High-spirited musical celebrates capitalism, feminism and optimism
“Hello, Dolly!” is making a comeback at The Players Centre. The musical won ten Tony Awards when it burst onto Broadway in 1964, and boasted lyrics and music by Jerry Herman and a script by Michael Stewart. It was based on Thornton Wilder’s “The Matchmaker,” which he’d adapted, then readapted, from a one-act play.
The musical’s origin story is complicated. But the story it tells is fairly simple. Make that stories.
“Hello, Dolly!” has two converging plot lines, which unfold in Yonkers and New York City in the 1890s. The main story belongs to Dolly Gallagher Levi (Alyssa Goudy), naturally. She’s a widow, a matchmaker and a fixer. Horace Vandergelder (Tony Boothby), a wealthy Yonkers businessman, hires Dolly to find him a bride. Dolly finds him one — herself, naturally. (Spoiler Alert: Being a sensible man, Horace knows a bargain when he sees it and finally agrees.) In the second story, two frustrated, young clerks (Christos Nicholoudis and Luke Manual McFatrich) are stuck in dead-end lives. Their love lives are D.O.A., and their careers are on life-support. (Cornelius and Barnaby both work for the penny-pinching, micromanaging Vandergelder.) Thanks to Dolly, the lads have a night on the town in New York City and break out of their respective ruts.
Director Brian H. Finnerty and assistant director Amanda Heisey hit it out of the park. It’s a big, splashy show. In all the hoopla, it’s easy to overlook the simple humanism at the musical’s core. Finnerty and Heisey don’t. Finnerty also choreographs, and pushes the potential of The Players’ small stage to the limit. His take on the “Waiters’ Gallop” is a lot of surreal fun, but nerve-wracking if you’ve ever worked in the food service industry.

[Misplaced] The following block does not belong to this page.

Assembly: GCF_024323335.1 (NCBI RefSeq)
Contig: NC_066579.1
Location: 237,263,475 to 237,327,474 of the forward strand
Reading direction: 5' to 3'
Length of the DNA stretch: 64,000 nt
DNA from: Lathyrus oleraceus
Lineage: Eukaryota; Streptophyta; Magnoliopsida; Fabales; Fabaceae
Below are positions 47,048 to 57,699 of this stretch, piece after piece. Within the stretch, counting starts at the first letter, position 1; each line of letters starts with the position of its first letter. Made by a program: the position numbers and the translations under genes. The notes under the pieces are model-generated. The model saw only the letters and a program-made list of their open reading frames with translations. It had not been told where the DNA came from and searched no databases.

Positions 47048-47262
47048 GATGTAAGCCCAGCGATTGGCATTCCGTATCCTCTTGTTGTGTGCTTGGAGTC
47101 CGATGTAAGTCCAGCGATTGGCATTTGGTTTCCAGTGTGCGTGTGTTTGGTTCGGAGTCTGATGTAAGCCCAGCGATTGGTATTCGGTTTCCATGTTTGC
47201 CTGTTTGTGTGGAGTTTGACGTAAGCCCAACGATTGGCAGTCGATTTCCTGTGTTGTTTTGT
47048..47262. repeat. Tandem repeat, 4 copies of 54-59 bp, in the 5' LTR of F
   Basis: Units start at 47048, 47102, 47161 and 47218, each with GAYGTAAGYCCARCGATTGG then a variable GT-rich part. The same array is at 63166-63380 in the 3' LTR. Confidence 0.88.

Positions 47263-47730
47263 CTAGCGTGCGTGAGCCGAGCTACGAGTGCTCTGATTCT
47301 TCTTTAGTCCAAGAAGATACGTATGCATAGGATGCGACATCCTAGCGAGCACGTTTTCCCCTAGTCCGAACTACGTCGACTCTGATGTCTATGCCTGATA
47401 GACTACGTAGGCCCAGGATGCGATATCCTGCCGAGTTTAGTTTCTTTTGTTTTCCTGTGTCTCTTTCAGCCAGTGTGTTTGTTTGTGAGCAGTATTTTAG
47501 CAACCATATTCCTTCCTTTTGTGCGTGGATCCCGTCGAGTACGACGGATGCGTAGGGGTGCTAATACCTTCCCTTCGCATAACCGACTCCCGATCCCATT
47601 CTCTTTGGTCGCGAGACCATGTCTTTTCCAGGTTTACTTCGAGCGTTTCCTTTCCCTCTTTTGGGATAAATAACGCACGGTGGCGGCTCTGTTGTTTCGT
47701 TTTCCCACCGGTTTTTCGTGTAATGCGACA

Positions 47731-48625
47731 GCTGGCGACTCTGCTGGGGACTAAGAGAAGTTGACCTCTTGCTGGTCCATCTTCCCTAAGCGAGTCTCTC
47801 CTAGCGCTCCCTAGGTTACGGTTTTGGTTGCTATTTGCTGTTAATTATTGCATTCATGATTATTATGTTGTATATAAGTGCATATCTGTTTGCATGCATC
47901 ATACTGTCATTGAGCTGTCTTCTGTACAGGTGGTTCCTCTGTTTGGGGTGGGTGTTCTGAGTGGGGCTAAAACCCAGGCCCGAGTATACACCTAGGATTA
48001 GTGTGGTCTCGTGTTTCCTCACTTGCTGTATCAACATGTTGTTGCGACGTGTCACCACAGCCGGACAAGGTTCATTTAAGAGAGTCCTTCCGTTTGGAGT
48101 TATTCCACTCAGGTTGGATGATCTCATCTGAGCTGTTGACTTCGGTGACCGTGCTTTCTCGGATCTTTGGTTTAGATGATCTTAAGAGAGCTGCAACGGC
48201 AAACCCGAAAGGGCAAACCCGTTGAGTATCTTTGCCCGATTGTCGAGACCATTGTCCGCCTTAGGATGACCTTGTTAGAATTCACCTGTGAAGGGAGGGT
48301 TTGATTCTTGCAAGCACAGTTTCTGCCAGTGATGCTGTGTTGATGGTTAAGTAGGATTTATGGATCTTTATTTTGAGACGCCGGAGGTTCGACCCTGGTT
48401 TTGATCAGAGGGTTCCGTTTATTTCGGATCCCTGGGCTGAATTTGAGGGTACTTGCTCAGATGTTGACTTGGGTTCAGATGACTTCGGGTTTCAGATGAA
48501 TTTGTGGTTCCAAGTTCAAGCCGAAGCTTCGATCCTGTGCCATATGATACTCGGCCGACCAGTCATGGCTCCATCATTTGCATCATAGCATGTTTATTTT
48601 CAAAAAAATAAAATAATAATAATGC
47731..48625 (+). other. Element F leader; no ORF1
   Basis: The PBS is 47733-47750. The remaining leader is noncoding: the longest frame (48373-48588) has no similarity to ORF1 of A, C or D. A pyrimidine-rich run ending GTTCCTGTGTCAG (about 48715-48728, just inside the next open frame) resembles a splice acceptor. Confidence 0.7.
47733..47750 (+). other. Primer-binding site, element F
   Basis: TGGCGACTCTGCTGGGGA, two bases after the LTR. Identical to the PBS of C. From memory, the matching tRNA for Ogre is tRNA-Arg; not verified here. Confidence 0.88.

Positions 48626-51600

Goudy’s Dolly is a doll. Her character brims with joie de vivre and never comes off as manipulative. It’s an original performance, and not derivative of either Carol Channing or Barbara Streisand. Boothby is comic without being over-the-top as the curmudgeonly Vandergelder. The musical stacks the deck against him, but he soldiers on with slow-burn comic timing.
McFatrich’s Barnaby has a goofy, bubbling intelligence. His performance reminds me of a young Stephen Furst. Nicholoudis’ Cornelius is boiling with repressed desire — like a teenager whose puberty lasted 18 extra years. Cornelius ultimately finds true love with hat shop owner Irene (Alana Opie), another widow who’s put her life on hold. Her assistant, Minnie (Zoe Smith), is a giggling ball of energy with a big heart and tiny footsteps. Both find love with Barnaby and Cornelius, respectively.
Lily Mancini is a hoot as the perpetually weeping Ermengarde, Vandergelder’s niece. She’s in love with an artist named Ambrose (Brett Anglin), but her stern uncle has forbidden the marriage. (No worries. Dolly fixes that, too.)
Michael Newton-Brown’s set design is as versatile as a Swiss Army knife. He creates a fine backdrop of New York City in the 1890s and various rotating set pieces that evoke Vandergelder’s feed store, Irene’s millinery boutique and the Harmonia Gardens restaurant.
Georgina Willmott and David Walker’s costumes are eye-popping and colorful. This is a stage musical, not a movie. But the rainbow of finery feels like Technicolor. Kudos also to Michael Pasquini’s cinematic sense of lighting.
Jerry Herman’s songs get in your head and stay there. “Hello, Dolly!” is the most irresistible earworm, but “Before the Parade Passes By” and “Ribbons Down My Back” are also memorable. “It Takes a Woman” deftly skewers Vendergelder’s sexist notion of a wife as an all-purpose, household task machine. Dolly will no doubt set him straight.
Alan Jay Corey’s musical direction is excellent. Strictly speaking, his vocal direction is excellent. There’s a recording in lieu of a band. The recorded soundtrack is lush — and occasionally overbearing.
This musical’s a long one. I’m happy to say it never feels like it. The Players production grabs you and makes you care about the characters. And occasionally makes you think.
As “Hello, Dolly!” is based on a Thornton Wilder play, it’s no surprise to find serious ideas lurking beneath its bright parade.
The first big idea: Love and money are intimately connected. That’s nothing to be ashamed of — and both should be spread around. The second: No man (or woman) is an island. If you drop out of life’s parade, the loss is yours.